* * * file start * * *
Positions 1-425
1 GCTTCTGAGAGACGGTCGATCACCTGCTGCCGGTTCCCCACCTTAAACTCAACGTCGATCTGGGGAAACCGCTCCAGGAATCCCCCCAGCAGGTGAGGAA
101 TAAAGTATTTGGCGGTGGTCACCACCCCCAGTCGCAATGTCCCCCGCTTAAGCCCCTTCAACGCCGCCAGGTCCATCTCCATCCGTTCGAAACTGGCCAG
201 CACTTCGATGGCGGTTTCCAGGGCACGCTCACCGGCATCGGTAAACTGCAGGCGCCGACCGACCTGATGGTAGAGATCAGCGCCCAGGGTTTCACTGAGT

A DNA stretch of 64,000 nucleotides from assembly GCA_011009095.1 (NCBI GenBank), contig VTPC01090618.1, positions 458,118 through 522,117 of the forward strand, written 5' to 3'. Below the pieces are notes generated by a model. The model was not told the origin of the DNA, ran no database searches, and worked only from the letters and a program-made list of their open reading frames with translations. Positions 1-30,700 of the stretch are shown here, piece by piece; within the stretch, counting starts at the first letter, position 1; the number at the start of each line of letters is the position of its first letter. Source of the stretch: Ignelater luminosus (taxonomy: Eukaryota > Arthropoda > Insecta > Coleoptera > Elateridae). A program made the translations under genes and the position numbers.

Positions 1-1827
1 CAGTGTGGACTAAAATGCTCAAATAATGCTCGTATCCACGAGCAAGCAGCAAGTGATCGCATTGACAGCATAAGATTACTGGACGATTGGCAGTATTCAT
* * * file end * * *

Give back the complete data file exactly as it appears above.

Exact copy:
Positions 1-425
1 GCTTCTGAGAGACGGTCGATCACCTGCTGCCGGTTCCCCACCTTAAACTCAACGTCGATCTGGGGAAACCGCTCCAGGAATCCCCCCAGCAGGTGAGGAA
101 TAAAGTATTTGGCGGTGGTCACCACCCCCAGTCGCAATGTCCCCCGCTTAAGCCCCTTCAACGCCGCCAGGTCCATCTCCATCCGTTCGAAACTGGCCAG
201 CACTTCGATGGCGGTTTCCAGGGCACGCTCACCGGCATCGGTAAACTGCAGGCGCCGACCGACCTGATGGTAGAGATCAGCGCCCAGGGTTTCACTGAGT

A DNA stretch of 64,000 nucleotides from assembly GCA_011009095.1 (NCBI GenBank), contig VTPC01090618.1, positions 458,118 through 522,117 of the forward strand, written 5' to 3'. Below the pieces are notes generated by a model. The model was not told the origin of the DNA, ran no database searches, and worked only from the letters and a program-made list of their open reading frames with translations. Positions 1-30,700 of the stretch are shown here, piece by piece; within the stretch, counting starts at the first letter, position 1; the number at the start of each line of letters is the position of its first letter. Source of the stretch: Ignelater luminosus (taxonomy: Eukaryota > Arthropoda > Insecta > Coleoptera > Elateridae). A program made the translations under genes and the position numbers.

Positions 1-1827
1 CAGTGTGGACTAAAATGCTCAAATAATGCTCGTATCCACGAGCAAGCAGCAAGTGATCGCATTGACAGCATAAGATTACTGGACGATTGGCAGTATTCAT